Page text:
Kremer Boris Alexandrovich 

Geographer, meteorologist, an outstanding Soviet explorer of the Arctic. He came to the Far North in the mid-1930s, captured by the romance of Arctic exploration, and belonged to that generation of polar explorers who followed the “greats”. 
Kremer was born in the Shchekinsky district of the Tula province in the village of Stara Kolpna. From his father, a teacher of mathematics and an agronomist, from his mother, a simple peasant, he inherited a love of nature and a craving for knowledge, deep moral principles, respect for work, kindness and responsiveness. Early lost his parents - his father and mother died in 1921. 
By the time of his meeting with the Arctic, he had time to work in the coal mine near Moscow, at the Moscow plant, on a geological expedition in the Crimea, at the Moscow Meteorological Observatory. Already adults in absentia graduated from high school. 
Kremer addicted to reading polar literature. His great idol was the great F. Nansen. It is no coincidence that in the spring of 1935 Kremer came to Glavsevmorput and soon went for the winter. His first mentor in the Arctic was the famous polar radio operator E.T. Krenkel. 
Their friendship lasted almost 40 years.

Kremer spent two years at the "Cape Olovyanny" polar stftion on the southeast coast of Fr. October Revolution architect. Severnaya Zemlya, a year and a half of them together with the radio operator A.A. Golubev. Two navigation in a row heavy ice did not allow ships to approach the station. The polar explorers, in need of food, refused the proposed evacuation by plane and continued their work, which was extremely necessary to ensure the hardest navigation of 1937. Only in the autumn of 1937, after the completion of navigation, did they agree to shut down the station and leave it. The polar explorers completely completed a very intensive research program; moreover, they carried out a very qualified selection of geological samples above it, which, upon return, transferred   for processing P.V. Wittenburg. Cremer and Golubev's data on the hydrological and ice regime of the Str. Shokalsky allowed to make an important practical conclusion that, if necessary, this strait may be a backup route for ships sailing the Northern Sea Route. In the process of this wintering, outstanding human qualities of Kremer and Golubev appeared: having spent side by side long 18 months in the hardest, extreme conditions, they remained good friends for the rest of their lives, essentially repeating the feat of Nansen and Johansen in this regard.


1935 Kremer (right) and Krenkel at Cape Olovyanny

In 1938–1940 Kremer led the team of the polar station "Tikhaya Cove" on Hooker Island in the Franz-Josef Land archipelago, earning there his first Order of the Badge of Honor and the title of Honorary Polar Explorer. He met the war on the northernmost point of Severnaya Zemlya Cape Arctic (Molotov). In August 1941, not having time to return to the mainland, on Dixon, Kremer received a new task: to go to the island Domashniy, where he, the mechanic I.I. Shentsov and radio operator V.N. Starlings were delivered by plane, which means without an adequate supply of fresh food, fuel, and personal belongings. The whole calculation was based on the stocks stored in the warehouse of the mothballed station. Instead of the half a year that was supposed to take place, at the very least, the year, the work lasted two years. There was already lack of old food and fuel stocks. Polar patients were sick with scurvy, from which in March 1943 Shentsov died. Left alone, Kremer and Skvortsov continued to conduct observations in full, suffering severely from illness, hunger, overwork.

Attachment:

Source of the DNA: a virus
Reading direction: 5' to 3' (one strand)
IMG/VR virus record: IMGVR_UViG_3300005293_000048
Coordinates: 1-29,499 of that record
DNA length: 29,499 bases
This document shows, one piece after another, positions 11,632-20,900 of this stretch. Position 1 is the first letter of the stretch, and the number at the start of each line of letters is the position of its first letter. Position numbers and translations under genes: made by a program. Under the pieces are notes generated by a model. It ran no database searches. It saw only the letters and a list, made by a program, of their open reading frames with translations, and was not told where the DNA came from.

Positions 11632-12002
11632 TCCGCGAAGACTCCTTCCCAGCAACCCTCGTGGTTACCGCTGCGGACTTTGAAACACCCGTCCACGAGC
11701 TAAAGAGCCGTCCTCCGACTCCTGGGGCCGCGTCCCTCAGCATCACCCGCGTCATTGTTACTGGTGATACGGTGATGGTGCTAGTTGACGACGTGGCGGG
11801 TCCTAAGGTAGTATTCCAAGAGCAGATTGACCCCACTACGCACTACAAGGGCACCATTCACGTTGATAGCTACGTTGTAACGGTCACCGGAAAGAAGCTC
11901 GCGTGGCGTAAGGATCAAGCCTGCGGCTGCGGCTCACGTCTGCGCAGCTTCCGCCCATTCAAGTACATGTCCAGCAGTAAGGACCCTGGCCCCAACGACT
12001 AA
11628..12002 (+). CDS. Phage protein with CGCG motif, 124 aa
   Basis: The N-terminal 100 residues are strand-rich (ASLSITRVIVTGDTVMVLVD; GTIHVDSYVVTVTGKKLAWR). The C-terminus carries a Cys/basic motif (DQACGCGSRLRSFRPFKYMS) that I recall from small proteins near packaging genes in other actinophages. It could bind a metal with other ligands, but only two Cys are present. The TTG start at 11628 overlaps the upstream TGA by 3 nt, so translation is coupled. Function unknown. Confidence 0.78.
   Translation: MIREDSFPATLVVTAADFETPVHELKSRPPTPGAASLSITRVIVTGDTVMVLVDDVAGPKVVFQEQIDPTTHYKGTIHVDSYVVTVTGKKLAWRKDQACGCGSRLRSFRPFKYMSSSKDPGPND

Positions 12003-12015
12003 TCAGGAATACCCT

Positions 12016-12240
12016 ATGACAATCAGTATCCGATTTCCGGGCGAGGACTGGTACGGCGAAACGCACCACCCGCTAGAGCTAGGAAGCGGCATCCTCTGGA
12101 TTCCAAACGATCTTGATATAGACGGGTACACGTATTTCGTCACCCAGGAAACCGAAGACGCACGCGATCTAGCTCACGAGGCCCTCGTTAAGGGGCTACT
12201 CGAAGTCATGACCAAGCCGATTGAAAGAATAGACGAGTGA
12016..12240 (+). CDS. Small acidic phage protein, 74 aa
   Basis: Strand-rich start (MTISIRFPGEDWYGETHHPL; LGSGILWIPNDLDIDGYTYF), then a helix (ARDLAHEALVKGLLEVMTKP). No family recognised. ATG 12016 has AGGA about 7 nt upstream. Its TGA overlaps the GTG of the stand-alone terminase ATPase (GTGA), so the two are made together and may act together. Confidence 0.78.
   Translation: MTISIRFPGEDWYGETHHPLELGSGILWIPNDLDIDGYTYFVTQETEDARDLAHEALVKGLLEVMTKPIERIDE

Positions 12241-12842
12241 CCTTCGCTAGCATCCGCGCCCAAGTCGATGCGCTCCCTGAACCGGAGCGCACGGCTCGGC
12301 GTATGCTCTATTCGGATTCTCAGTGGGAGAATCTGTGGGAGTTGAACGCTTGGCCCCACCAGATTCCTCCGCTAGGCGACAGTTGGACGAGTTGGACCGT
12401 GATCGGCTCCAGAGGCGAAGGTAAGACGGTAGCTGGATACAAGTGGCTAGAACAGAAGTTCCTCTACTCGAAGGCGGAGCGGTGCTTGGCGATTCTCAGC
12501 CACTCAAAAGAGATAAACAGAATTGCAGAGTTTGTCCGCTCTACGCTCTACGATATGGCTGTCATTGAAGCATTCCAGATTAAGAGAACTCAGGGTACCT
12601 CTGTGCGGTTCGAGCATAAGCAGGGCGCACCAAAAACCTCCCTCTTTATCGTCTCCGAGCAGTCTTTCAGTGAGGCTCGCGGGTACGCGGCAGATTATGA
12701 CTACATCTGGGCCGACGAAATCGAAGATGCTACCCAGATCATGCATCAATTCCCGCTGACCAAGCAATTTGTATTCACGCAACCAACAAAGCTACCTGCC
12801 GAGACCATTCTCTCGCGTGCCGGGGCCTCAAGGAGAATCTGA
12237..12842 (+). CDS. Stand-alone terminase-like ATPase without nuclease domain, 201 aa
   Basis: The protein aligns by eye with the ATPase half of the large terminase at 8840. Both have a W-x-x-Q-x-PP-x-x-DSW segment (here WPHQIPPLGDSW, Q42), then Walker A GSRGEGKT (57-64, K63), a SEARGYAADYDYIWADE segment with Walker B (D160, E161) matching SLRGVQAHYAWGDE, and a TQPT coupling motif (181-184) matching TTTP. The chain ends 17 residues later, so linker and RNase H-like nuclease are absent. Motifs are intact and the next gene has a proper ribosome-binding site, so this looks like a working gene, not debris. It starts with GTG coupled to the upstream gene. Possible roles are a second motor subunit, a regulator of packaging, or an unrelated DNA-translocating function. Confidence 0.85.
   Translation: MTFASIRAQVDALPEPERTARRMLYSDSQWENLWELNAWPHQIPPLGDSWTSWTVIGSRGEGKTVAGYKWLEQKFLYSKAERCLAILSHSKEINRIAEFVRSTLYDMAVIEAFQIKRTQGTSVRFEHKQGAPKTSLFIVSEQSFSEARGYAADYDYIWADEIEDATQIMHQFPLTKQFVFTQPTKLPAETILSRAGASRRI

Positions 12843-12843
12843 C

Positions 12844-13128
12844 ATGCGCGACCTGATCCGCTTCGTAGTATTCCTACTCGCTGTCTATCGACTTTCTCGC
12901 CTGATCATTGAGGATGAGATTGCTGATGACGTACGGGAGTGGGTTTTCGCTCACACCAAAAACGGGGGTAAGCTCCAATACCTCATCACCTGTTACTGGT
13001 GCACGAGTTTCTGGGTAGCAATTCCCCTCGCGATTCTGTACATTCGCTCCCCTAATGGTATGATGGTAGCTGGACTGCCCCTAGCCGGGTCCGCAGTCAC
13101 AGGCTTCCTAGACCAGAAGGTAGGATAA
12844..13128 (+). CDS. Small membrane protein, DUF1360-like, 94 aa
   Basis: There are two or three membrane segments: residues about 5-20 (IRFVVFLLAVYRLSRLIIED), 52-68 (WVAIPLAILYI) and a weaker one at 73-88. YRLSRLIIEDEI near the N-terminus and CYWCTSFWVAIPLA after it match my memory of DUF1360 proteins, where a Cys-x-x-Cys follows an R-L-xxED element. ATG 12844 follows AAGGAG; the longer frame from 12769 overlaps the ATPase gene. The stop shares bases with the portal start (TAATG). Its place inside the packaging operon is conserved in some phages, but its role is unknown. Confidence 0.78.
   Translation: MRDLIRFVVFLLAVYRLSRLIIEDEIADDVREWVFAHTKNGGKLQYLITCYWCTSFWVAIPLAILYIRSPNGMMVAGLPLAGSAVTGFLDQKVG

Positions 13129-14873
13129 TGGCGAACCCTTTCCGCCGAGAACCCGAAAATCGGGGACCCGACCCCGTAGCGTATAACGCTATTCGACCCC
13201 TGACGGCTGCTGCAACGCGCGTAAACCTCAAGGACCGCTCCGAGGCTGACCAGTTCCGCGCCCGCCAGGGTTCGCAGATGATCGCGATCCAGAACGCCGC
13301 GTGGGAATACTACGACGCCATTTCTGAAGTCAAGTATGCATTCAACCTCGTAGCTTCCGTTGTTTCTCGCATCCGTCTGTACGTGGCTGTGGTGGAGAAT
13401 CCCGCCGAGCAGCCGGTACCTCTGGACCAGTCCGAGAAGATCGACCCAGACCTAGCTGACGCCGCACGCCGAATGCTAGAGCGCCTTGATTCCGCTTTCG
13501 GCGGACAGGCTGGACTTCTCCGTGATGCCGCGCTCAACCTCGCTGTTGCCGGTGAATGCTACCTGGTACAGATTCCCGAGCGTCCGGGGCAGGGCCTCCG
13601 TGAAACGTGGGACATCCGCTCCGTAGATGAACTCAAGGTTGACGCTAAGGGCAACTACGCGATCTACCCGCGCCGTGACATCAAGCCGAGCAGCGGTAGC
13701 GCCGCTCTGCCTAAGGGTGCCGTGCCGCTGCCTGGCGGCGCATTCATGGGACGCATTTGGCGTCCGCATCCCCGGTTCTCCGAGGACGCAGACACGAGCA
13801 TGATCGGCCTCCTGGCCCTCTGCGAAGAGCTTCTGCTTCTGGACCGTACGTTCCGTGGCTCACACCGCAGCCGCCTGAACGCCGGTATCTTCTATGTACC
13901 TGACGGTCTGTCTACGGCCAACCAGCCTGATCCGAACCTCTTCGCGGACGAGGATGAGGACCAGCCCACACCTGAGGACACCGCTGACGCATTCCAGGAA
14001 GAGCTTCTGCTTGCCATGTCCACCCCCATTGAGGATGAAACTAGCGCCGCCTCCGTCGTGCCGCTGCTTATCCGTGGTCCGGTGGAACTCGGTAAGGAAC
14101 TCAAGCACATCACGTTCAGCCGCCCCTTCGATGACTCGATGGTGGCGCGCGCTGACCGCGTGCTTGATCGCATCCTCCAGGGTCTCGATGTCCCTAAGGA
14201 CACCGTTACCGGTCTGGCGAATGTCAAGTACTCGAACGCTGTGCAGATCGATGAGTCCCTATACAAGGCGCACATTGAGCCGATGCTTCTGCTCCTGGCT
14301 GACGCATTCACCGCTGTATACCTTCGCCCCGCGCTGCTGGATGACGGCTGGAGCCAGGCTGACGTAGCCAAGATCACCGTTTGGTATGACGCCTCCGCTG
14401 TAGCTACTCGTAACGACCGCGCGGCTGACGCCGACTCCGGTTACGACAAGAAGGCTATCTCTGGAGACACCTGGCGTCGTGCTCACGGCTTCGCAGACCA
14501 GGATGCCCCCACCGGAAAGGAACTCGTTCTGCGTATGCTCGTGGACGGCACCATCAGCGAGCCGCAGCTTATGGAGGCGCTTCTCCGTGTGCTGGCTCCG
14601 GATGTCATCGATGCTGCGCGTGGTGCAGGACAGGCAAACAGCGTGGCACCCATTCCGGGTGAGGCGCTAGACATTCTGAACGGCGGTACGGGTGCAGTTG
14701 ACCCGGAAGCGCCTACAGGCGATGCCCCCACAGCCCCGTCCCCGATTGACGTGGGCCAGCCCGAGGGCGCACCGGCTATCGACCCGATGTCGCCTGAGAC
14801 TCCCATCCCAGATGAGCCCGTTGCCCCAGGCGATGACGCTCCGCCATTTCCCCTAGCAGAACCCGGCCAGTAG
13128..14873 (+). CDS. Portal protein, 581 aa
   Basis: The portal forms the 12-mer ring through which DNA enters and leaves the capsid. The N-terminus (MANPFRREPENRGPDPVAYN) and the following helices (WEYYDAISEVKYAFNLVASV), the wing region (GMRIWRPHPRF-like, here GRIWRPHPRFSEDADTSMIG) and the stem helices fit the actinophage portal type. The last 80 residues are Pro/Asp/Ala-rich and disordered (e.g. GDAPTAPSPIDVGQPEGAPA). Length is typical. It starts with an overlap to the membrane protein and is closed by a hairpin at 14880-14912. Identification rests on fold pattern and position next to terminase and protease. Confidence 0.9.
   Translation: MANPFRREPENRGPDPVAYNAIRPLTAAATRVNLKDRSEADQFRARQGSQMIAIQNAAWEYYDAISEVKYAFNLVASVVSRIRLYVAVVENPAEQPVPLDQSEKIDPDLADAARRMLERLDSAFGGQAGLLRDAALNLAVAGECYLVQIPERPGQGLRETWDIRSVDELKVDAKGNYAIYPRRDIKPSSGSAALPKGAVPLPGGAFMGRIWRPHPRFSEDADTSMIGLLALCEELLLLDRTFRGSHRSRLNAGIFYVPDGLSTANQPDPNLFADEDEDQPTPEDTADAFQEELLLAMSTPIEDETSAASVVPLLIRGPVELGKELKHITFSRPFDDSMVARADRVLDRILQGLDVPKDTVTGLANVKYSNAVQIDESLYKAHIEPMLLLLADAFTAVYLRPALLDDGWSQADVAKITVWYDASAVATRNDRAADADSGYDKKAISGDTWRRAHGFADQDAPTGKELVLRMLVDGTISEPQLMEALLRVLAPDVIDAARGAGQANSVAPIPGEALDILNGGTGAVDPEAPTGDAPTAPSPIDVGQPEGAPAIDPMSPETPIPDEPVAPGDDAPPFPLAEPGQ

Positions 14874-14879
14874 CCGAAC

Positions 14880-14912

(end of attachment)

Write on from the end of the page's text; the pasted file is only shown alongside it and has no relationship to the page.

In 1944-1945 he worked at the polar station “Uelen” in Chukotka, in 1945–1946. - at the polar station "Cape Chelyuskin" on Taimyr, in 1947-1950. - at the Providence Bay polar station in Chukotka. 15 years of almost continuous wintering in the most difficult conditions of the prewar, military and postwar period. On whatever wintering Kremer was, he always knew how to create in the team a favorable moral climate, which, among other things, ensured the highest professional level of research. 
From the beginning of the 1950s, Kremer worked at Glavsevmorput, in the USSR Hydrometeorological Service. His life was filled with all the same polar stations, remaining his main affection and love. In 1968, he retired, but his active Arctic activities not only did not cease, but acquired new bright colors. He collected a unique filing cabinet in which there was literally “everything” about the Arctic, and a no less unique polar library. The combination of encyclopedic knowledge of the geography of the Arctic and the history of its development with a magnificent literary gift allowed him to write profound and interesting articles about the study of the Arctic, the history of the conquest of the North Pole, the polar stations, and outstanding polar researchers, many of whom were his friends. In recent years, he has written articles for various encyclopedic publications. To all these qualities, remarkable human traits of his character were added: kindness, cordiality, responsiveness, courage, modesty, respect for the opinions of others, the ability to admit mistakes. 
Kremer died in Moscow.
 According to the testament, the urn with its ashes was buried on Severnaya Zemlya, on the house Domashny, next to the burial of G.A.UshakovThe words “Fight and search” are carved on the tombstone. 
Cape on the island of the October Revolution to the south of Cape Olovyanny. 
The name is presented by the Hydrometeorological Service of the USSR and the State Enterprise of the Ministry of Finance, approved on June 16, 1976 by a decision of the Krasnoyarsk Regional Executive Committee.


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